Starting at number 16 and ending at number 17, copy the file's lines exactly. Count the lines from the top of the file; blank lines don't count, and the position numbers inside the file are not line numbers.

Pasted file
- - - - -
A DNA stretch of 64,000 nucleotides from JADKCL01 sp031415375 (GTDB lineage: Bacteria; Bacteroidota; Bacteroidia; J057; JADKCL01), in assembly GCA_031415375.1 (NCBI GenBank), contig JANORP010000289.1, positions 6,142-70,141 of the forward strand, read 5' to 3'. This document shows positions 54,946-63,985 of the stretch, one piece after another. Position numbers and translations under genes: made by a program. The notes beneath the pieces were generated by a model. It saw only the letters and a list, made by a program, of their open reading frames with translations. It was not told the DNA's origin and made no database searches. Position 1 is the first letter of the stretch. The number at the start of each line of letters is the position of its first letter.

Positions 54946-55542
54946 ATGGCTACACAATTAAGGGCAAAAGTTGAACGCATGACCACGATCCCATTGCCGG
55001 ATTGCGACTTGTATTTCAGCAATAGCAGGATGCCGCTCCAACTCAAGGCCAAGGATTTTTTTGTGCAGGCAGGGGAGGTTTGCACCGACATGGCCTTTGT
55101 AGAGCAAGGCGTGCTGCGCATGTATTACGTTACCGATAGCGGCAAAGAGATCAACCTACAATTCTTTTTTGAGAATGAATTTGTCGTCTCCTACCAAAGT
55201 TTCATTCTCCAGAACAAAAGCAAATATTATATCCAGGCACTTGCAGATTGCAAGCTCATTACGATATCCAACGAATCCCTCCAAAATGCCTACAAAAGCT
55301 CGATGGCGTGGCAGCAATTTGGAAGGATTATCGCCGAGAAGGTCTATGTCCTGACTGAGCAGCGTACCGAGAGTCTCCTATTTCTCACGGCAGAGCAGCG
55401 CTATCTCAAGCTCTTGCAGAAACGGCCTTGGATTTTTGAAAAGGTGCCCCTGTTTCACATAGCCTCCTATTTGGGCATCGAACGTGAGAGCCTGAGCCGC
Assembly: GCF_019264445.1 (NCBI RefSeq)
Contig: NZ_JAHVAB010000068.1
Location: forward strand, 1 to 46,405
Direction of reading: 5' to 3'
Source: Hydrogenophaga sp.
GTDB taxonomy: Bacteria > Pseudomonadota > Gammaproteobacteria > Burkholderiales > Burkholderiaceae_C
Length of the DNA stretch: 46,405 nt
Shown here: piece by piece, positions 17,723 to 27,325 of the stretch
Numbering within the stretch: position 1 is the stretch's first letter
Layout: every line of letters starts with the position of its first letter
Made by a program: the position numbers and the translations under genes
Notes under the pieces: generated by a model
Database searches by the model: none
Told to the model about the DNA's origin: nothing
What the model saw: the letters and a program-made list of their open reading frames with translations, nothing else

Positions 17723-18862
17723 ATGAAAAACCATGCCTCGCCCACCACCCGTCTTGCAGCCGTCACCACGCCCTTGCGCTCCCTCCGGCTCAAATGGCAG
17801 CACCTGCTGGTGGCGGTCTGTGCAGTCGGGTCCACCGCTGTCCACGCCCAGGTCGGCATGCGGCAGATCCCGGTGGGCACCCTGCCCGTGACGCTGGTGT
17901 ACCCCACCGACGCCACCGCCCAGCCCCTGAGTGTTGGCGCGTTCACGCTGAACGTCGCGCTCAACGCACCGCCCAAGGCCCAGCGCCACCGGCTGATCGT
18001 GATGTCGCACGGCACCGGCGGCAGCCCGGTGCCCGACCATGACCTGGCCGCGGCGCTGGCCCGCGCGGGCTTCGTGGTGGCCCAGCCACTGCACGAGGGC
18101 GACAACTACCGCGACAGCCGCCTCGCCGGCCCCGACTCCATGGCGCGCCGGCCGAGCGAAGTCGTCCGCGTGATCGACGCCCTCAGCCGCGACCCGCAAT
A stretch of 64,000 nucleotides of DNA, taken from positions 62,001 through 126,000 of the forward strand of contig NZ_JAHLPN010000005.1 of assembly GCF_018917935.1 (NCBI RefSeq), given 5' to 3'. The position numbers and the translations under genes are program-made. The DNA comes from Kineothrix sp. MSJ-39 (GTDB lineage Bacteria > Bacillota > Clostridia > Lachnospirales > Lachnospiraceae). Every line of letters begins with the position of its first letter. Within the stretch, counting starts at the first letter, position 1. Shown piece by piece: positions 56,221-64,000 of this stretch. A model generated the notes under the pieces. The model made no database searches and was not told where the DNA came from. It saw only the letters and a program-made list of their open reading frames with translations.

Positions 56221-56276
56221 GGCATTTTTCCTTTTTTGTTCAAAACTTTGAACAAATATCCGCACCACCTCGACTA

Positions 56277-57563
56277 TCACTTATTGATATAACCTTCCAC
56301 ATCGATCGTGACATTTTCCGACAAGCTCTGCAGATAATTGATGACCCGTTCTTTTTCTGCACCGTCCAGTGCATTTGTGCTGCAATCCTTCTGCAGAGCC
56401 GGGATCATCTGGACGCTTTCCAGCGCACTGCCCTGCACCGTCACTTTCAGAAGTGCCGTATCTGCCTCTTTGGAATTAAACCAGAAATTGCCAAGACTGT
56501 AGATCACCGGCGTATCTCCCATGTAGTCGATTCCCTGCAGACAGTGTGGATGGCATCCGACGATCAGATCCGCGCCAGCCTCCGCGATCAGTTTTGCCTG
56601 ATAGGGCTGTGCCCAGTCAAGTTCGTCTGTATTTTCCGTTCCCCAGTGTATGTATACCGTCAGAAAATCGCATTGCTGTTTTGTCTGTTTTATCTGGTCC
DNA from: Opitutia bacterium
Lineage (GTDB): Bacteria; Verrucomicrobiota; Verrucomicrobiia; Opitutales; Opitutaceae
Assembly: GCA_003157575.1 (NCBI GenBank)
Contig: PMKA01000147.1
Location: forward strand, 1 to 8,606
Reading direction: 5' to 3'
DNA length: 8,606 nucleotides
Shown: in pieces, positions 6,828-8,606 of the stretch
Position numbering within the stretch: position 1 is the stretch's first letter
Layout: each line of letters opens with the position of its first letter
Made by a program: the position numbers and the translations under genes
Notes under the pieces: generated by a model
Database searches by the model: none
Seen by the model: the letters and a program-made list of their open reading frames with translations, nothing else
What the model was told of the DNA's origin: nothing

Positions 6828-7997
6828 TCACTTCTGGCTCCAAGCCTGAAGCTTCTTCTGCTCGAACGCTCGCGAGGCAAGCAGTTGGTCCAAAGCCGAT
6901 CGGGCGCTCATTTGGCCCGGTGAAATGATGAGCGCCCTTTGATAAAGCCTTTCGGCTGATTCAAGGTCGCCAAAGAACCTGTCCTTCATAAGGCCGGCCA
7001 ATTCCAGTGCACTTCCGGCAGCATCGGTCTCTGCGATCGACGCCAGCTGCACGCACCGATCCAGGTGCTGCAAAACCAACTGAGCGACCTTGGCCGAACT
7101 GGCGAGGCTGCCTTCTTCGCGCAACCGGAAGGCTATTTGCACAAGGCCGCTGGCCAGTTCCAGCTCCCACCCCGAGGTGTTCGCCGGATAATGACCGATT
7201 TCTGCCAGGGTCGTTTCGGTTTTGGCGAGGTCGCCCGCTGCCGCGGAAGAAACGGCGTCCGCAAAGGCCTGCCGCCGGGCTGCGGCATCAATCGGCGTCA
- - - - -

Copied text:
Shown here: piece by piece, positions 17,723 to 27,325 of the stretch
Numbering within the stretch: position 1 is the stretch's first letter